The NFL took another important step in the battle for complete player safety on Monday afternoon.
In an online letter to fans (via NFLEvolution.com), commissioner Roger Goodell announced that the league will be partnering up with GE and Under Armour:
That’s why we are announcing today an exciting new collaboration with GE and Under Armour to accelerate scientific progress around brain injuries. The objective of working with GE, the world’s leader in medical imaging, is to produce the next generation of medical equipment to improve concussion diagnosis, protection and treatment. Under Armour will deliver its knowledge and understanding of athletes to help make safety not just part of, but essential to, the culture of athletic success.
According to Goodell, this collaboration means that the NFL will be working with "scientists, entrepreneurs, academics and other experts from around the world" to further ensure the safety of its players.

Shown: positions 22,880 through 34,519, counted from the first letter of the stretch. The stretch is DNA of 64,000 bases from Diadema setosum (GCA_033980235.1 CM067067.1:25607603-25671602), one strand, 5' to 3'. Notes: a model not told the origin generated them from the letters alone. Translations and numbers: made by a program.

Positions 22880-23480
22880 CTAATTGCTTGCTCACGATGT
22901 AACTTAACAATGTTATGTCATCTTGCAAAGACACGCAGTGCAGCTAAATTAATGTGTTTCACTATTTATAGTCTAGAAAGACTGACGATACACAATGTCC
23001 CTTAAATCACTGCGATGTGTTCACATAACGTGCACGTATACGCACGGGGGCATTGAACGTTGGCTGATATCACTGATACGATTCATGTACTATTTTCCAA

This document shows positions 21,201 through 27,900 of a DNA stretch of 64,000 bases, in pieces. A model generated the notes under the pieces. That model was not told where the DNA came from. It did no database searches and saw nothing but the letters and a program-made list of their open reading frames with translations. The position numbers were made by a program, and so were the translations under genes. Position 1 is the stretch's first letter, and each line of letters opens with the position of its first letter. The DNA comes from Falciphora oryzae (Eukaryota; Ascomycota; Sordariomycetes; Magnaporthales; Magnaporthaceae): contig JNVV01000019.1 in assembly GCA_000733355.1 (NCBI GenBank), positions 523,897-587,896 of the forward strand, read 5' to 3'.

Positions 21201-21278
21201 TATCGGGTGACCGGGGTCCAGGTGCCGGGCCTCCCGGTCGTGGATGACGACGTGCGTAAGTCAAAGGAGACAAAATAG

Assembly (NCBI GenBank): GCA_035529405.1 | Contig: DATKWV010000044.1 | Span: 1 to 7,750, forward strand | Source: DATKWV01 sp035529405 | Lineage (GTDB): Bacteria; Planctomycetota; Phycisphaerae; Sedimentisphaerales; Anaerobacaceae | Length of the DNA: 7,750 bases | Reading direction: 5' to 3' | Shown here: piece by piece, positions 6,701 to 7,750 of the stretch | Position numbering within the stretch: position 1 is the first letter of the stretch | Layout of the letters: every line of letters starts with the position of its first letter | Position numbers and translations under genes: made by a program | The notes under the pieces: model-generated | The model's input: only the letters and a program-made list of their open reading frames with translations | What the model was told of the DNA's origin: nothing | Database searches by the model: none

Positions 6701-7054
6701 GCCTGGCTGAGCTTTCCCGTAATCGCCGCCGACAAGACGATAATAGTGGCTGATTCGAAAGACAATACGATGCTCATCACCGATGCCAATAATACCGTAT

Moreover, the league and its new partners will be contributing more than $60 million to the Head Health Initiative, which is a program to help better understand—and thus better protect—the brain.
The NFL has received a lot of flak over the past years for becoming too "soft," but there's no question that this is a positive development for the league.
Junior Seau's tragic death and subsequent wrongful death suit by his family earlier this season helped highlight the dangers of concussions in the NFL, but if you've been paying attention over the past decade, you would know how serious and dangerous head injuries have become.
That solution can involve safer play on the field, but it doesn't have to eliminate tackling altogether, which is where it seems the league is headed sometimes.
Instead, with so much technology at our fingertips, it only makes sense to develop better, safer equipment along with ways to quickly and more accurately diagnose injuries.
This new partnership for the NFL appears to be a thoroughly positive step toward reaching those goals and improving the game we all love.